Mihir Vora, Senior Director & Chief Investment Officer at Max Life Insurance believes 2021 is likely to set new records for IPOs in terms of value of funds raised.
It is really a function of retail sentiment which is almost at all-time high. This is healthy as Indian companies are getting capital for growth and balance-sheet strengthening, Vora told Moneycontrol’s Sunil Shankar Matkar, in an interview.
He feels the first principle of investing is preservation of capital and avoiding permanent loss of value. So never compromise on quality of promoter and management just because these are small companies, he advised.
Q: FIIs are consistently selling in the Indian equities, but at the same time, the market is not seeing major selling pressure and has largely been moving in a tight range. What does it indicate and who is supporting the market then?
The past few months have seen local investors including retail investors, mutual funds, insurance and alternate investment funds and portfolio management schemes become more and more active. The starkest change is in the participation of retail investors directly in the market via low-cost brokerages aided by smartphone apps. We are seeing 10 to 15 lakh new Demat accounts being opened every month – a record by any historical benchmark. So the constant flow of new domestic money into equity markets is offsetting foreign selling.
Q: Majority of experts consistently say about the risk of third Covid wave. Do you agree? What are other risks that one has to consider before investing in equity now?
There is a chance that we may have a third Covid wave as seen in other parts of the world. However, with the sero-prevalance statistics that are seen and the increasing vaccination cover especially in the cities, I think that a third wave may be milder than the second wave. Moreover, we are less likely to go for complete lockdowns and that will further limit the economic impact. With the global economy doing well, we are seeing a good pace of return to ‘normalcy’. The end of monsoons should see the ‘busy’ season activities pick up – that will keep market sentiment going for a while.
Q: The market continued its fresh record high journey in second half of 2021. What are driving factors for the market – is it FOMO, TINA, or plain liquidity?
The answers are all in your question! It is all three. Initially, the global liquidity wave drove institutions and individuals towards all financial assets. Equities, bonds, real estate, commodities, cryptocurrencies – all saw buying. As interest rates plummeted, there was the TINA (there is no alternative) factor and retail investors converged on equities, cryptocurrencies etc., chasing returns as bonds and deposits didn’t yield much. Now after stupendous returns from equities, many new investors are chasing the markets due to FOMO (fear of missing out)!
Q: Do you think it is the time to be a cautious considering the outperformance of midcap and smallcaps over largecaps? What should investors do now?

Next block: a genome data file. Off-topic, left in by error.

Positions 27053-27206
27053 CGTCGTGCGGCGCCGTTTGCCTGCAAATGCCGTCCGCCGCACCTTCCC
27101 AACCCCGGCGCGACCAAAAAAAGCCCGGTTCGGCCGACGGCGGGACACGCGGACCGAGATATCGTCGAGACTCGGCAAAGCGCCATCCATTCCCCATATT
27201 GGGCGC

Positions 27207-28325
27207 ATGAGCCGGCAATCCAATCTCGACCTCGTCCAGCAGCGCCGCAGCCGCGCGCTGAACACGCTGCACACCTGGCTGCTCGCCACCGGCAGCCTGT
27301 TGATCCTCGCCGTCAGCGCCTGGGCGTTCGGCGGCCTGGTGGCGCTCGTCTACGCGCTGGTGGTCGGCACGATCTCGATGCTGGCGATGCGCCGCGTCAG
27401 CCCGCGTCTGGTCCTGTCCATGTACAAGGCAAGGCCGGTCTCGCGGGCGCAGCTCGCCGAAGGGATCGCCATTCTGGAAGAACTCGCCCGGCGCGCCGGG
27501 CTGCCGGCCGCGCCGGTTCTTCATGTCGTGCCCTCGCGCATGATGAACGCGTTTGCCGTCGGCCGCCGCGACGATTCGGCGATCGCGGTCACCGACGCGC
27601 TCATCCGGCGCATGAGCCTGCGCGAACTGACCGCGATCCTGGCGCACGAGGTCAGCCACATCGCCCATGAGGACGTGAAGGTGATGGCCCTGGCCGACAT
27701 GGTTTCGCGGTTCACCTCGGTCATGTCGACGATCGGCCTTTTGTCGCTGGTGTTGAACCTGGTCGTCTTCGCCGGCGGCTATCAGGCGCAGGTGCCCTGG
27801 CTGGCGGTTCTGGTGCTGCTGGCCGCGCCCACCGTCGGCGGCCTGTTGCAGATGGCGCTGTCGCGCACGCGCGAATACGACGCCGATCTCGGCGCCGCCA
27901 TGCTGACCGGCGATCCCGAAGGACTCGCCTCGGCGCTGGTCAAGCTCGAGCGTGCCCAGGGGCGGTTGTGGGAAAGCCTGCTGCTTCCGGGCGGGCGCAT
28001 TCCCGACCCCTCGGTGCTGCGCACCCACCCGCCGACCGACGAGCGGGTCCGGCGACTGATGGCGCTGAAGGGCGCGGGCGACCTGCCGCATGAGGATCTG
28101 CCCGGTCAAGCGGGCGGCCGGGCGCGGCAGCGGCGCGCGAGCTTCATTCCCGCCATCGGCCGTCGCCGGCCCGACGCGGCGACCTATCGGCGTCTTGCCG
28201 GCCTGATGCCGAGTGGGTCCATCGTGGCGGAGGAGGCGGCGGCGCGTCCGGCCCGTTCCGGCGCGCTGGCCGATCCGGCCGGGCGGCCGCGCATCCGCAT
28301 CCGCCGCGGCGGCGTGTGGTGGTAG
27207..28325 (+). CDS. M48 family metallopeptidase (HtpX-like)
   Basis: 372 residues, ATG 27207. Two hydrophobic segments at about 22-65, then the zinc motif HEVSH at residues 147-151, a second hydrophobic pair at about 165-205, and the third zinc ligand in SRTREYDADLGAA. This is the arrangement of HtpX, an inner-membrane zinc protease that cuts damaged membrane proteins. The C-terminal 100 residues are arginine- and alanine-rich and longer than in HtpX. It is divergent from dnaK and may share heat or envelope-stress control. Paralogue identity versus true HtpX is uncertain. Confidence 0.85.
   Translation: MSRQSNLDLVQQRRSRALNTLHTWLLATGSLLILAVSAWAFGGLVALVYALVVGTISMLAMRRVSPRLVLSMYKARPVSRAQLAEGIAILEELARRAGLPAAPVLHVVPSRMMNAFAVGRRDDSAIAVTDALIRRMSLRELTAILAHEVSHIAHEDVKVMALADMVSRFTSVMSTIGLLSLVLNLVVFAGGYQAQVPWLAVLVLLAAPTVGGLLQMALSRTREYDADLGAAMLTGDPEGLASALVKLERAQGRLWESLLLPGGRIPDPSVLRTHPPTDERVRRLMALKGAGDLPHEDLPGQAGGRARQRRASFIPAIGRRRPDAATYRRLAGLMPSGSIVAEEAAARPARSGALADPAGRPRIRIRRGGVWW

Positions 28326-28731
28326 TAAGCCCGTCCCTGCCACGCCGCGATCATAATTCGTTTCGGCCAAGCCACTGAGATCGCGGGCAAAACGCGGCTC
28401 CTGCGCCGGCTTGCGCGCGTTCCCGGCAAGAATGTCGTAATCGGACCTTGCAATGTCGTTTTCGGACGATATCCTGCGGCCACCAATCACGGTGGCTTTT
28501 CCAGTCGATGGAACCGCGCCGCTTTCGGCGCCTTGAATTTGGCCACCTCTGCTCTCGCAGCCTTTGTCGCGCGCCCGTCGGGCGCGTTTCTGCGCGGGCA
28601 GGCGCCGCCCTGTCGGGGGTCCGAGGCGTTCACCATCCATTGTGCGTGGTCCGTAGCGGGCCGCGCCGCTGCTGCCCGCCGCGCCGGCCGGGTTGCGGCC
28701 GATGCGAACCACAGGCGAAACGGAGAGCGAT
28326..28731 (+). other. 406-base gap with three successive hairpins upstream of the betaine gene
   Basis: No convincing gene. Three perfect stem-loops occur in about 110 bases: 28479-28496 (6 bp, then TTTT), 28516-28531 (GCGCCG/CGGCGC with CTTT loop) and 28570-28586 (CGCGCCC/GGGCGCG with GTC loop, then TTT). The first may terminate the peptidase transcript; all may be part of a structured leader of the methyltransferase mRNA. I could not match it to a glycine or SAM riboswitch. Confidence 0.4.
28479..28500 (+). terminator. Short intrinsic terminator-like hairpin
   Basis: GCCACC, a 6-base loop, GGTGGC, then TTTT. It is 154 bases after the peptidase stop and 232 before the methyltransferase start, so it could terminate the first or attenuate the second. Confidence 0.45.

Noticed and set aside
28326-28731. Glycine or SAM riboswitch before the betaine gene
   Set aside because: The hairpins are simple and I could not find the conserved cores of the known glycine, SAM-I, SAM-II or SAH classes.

There are many good themes and sectors in the Midcap and Smallcap space e.g. chemicals, capital goods, soft commodities, IT which are doing quite well. So there is still scope for stockpicking. However, the run-up in the past 6 months has been quite sharp and for the first time in over a decade, the mid-cap indices’ valuations are at a premium to largecaps. So this is new territory and there is certainly overvaluation in many pockets.
The relative value is in smaller and smaller stocks where exit can become an issue in case of a market downturn. So investors are well-advised to stay diversified and stick to stocks that they understand. The first principle of investing is preservation of capital and to avoid permanent loss of value – so never compromise on quality of promoter and management just because these are small companies.
Q: Do we really need to worry if the Federal Reserve starts tapering of bond purchases sooner than later? Do you expect the sharply rally in US bond yields, this time?
It really depends on the circumstances under which the Federal Reserve starts tapering. If it is due to sustained growth, then it will not matter except for a few days of knee-jerk reaction. However, if it is due to persistent inflation, then it can lead to weaker sentiment and ‘risk-off’ trades which can lead to foreign investors selling emerging market equities and bonds.
Q: Lot of companies lined up for fund raising via IPOs in the primary market. Do you expect the record fund raising via IPOs in 2021?
Yes 2021 is likely to set new records for IPOs in terms of value of funds raised. It is really a function of retail sentiment which is almost at all-time highs. This is healthy as Indian companies are getting capital for growth and balance-sheet strengthening.
Q: Also majority of IPOs are getting fully subscribed either in initial hour of opening or on the first day of opening? What are factors driving such optimism and why retail investors are so much excited about every issue?
As I mentioned earlier, retail sentiment is near all-time highs. This is reflected in all parts of the market including cash trading, derivatives trading and the IPO market. Moreover, the ‘grey’ market premiums also play a role in this – higher the premium, more the excitement of the retail investors.
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